02/11/19 Sat. Did our usual monthly check out today, sail
tomorrow for Brunei.
03/11/19 Sun. Slipped our moorings around 0845 and motored
out across Victoria Harbour - against the tide and wind! We could
hear a Russian warship calling Muara Port as we left the harbour, and
when we got nearer to Brunei, we could see her anchoring outside the
port channel. She was the Admiral Panteleyev, a guided
missile destroyer. Inside the harbour were three Indonesian
corvette type warships and a larger Russian ship - a Slava Class guided
missile cruiser, the Varyag. Being Sunday, the crew were
all on the flight deck in dress whites....ah, Divisions....I remember it
well! Dropped anchor off the yacht club, Serasa in about 5 metres
and let out 30+ metres of chain.
07/11/19 Thurs. A long day spent going to town for
shopping. Normally, we would borrow a car but on this occasion,
none were available so we had to take the public transport option.
First a bus to Muara, then a second to Bandar and from there a third to
Gadong. Maybe one hour shopping and repeat the bus routine - total
time taken 6½ hours. Had a drink with Barry and Paul on our return
to the yacht club.
08/11/19 Fri. Time to go back to Labuan. Took
the dinghy to the ferry terminal to start the long process of checking
out. They really are drowning under a sea of paperwork - it's a 35
foot boat with 2 people onboard but.....Health Department, fill in 4
forms, get them stamped, Marine Department, fill in 3 forms, get them
stamped, Customs, hand in said forms, Immigration.....questions, get
passport stamped, return one form to Marine Department, hand in crew
lists to every department. And all the forms are exactly the same
as the ones we filled in on arrival. The mind boggles.
Weighed anchor at 0915 and motored back to Labuan, with no wind and a 1
metre swell running, it was a rolly passage. It's about the
same distance as a Channel crossing from Dover to Calais, without the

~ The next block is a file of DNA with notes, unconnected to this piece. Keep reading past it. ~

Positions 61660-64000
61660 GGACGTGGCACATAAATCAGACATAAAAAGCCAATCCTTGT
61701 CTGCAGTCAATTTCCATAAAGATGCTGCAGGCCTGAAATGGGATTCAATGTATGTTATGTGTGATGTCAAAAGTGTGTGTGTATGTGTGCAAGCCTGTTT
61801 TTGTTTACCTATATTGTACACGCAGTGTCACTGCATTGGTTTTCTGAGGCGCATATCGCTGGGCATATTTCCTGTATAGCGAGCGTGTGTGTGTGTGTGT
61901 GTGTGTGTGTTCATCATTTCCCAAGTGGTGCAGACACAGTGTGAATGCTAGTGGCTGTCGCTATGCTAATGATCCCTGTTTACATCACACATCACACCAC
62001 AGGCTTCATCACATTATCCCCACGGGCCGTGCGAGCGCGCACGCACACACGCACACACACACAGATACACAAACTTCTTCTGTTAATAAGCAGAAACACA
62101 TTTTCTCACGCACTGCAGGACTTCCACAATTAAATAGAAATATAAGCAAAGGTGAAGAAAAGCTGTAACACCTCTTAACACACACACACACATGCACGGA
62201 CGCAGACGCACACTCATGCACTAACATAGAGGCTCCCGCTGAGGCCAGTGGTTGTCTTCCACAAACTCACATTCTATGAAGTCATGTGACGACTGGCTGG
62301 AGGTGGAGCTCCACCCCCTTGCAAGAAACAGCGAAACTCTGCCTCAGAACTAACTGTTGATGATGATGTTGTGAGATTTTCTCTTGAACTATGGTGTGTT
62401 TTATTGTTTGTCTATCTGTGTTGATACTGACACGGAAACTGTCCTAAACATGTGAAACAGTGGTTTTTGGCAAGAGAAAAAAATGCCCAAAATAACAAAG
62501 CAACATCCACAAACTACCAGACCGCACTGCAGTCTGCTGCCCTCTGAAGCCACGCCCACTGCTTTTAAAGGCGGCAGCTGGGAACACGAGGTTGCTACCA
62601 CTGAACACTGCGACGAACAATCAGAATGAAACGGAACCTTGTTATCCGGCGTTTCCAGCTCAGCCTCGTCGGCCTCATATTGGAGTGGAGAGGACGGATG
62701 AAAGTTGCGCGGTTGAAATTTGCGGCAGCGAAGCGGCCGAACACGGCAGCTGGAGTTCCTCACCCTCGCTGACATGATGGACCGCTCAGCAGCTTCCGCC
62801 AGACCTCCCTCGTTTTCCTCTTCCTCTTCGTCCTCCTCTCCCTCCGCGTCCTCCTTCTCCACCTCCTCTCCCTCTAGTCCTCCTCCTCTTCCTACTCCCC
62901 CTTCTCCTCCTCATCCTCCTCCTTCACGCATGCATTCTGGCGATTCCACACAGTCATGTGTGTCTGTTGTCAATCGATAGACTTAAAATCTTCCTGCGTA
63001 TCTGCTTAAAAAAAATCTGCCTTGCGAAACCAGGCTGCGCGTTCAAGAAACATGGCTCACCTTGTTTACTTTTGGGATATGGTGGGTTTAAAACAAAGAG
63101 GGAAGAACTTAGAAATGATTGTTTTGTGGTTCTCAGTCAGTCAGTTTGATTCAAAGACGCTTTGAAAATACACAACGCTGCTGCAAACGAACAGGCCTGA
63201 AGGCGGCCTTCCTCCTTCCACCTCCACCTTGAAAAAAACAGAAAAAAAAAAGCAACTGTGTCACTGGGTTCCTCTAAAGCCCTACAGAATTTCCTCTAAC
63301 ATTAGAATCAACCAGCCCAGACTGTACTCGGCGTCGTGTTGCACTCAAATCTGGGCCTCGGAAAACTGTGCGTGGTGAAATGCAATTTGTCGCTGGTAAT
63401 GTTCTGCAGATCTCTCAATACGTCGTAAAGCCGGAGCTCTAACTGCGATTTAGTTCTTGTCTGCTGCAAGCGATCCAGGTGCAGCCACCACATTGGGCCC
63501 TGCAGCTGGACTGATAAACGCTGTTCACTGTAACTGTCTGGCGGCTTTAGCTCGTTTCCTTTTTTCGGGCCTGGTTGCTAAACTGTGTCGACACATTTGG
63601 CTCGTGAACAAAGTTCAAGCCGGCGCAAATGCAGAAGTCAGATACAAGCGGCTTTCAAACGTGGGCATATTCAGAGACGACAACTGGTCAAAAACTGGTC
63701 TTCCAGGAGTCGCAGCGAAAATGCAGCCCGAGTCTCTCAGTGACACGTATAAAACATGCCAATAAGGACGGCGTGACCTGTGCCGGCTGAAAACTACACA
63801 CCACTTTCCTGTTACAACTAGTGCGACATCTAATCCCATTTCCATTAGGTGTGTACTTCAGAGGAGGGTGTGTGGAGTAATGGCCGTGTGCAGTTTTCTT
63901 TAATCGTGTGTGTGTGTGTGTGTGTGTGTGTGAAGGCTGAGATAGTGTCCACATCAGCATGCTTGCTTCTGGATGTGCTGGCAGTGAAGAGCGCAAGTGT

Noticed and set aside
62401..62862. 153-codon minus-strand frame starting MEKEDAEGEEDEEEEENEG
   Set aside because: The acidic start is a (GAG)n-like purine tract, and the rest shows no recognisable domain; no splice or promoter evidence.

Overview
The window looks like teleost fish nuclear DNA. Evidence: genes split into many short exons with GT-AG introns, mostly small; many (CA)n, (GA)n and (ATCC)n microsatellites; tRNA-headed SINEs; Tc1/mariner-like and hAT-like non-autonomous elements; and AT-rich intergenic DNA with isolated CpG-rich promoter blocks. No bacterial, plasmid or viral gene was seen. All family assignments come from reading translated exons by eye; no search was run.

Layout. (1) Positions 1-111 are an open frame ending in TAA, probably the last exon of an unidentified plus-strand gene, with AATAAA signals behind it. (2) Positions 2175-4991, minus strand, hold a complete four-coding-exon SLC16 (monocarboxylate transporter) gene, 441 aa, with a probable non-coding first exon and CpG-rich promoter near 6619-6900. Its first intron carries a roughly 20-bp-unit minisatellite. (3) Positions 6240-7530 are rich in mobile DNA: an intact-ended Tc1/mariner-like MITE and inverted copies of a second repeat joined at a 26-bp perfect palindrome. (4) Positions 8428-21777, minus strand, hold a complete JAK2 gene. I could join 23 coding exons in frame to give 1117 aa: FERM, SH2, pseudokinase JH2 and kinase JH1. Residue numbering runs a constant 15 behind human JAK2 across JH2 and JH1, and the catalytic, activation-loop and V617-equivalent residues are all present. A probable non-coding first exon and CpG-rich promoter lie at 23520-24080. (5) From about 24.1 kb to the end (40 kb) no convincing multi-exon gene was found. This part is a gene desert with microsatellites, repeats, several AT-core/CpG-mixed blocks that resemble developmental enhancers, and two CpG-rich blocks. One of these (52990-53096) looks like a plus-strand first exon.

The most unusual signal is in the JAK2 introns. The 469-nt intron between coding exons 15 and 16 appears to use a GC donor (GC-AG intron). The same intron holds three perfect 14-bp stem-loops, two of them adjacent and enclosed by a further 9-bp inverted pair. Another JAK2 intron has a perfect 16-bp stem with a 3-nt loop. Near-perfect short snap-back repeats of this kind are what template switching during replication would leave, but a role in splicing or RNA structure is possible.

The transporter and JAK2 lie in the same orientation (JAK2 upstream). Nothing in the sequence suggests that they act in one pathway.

shipping lanes but with the addition of numerous oil platforms,
associated support vessels, tugs and buoyed exclusion zones. You
cannot follow previous tracks because the exclusion zones change with
every crossing, so it's a case of spot the buoys and re-route around
09/11/19 Sat. Into town for the usual check in with Jabatan
Laut and Immigration - quick and easy (unlike Brunei!). The
weather is not so good, gusty winds and showers all day.
10/11/19 Sun. Under normal circumstances, we would be
attending the Remembrance Sunday Service at the cemetery this morning,
but we had many things to do in preparation for leaving again tomorrow.
We will be flying down to Kuching to help Brent with his 'broken'
Some very sad news today too, my good friend Barry from Brunei arrived
in the marina onboard Fourth Dimension and an hour later had a
fatal heart attack on the pontoon. He will be sorely missed by all
his friends. R.I.P. Barry.
24/11/19 Sun. After eleven days or so in Kuching, we flew
back last night. I wish I could say it was a productive 11 days
but it wasn't really. The miscreant engine still refuses to start
and I have done all possible to start it. The only things which
were not done was to try it with a completely new jerry can of fuel and
disconnect the exhaust piping. The injection pump has been cleaned
and checked 3 times at a professional and competent shop, as have the
injectors (I watched). The valves have been removed and
re-ground, the compression checked, the air intake is clear, as is the
exhaust mixing elbow. The fuel injection timing has been checked
at 18o BTDC over and over again.
I started to doubt my own sanity until the owner of the injector pump
shop came to the boat and tried himself, checking everything and saying
"you've done everything right - it should start". I guess we will
find the cause eventually but it's very frustrating for me not to
succeed in starting it - or discovering the cause!
30/11/19 Sat. Yesterday I started to remove the old
winch from the port side of the mast. My first plan to hacksaw
through the securing bolts had to be abandoned because of insufficient
room to saw - the hacksaw is too close to the mast to operate it.
The only option remaining was to drill the bolts out and they are
stainless steel ¼ inch countersunk. It took me two hours to drill
two, and the remaining two today occupied 90 minutes of my time!
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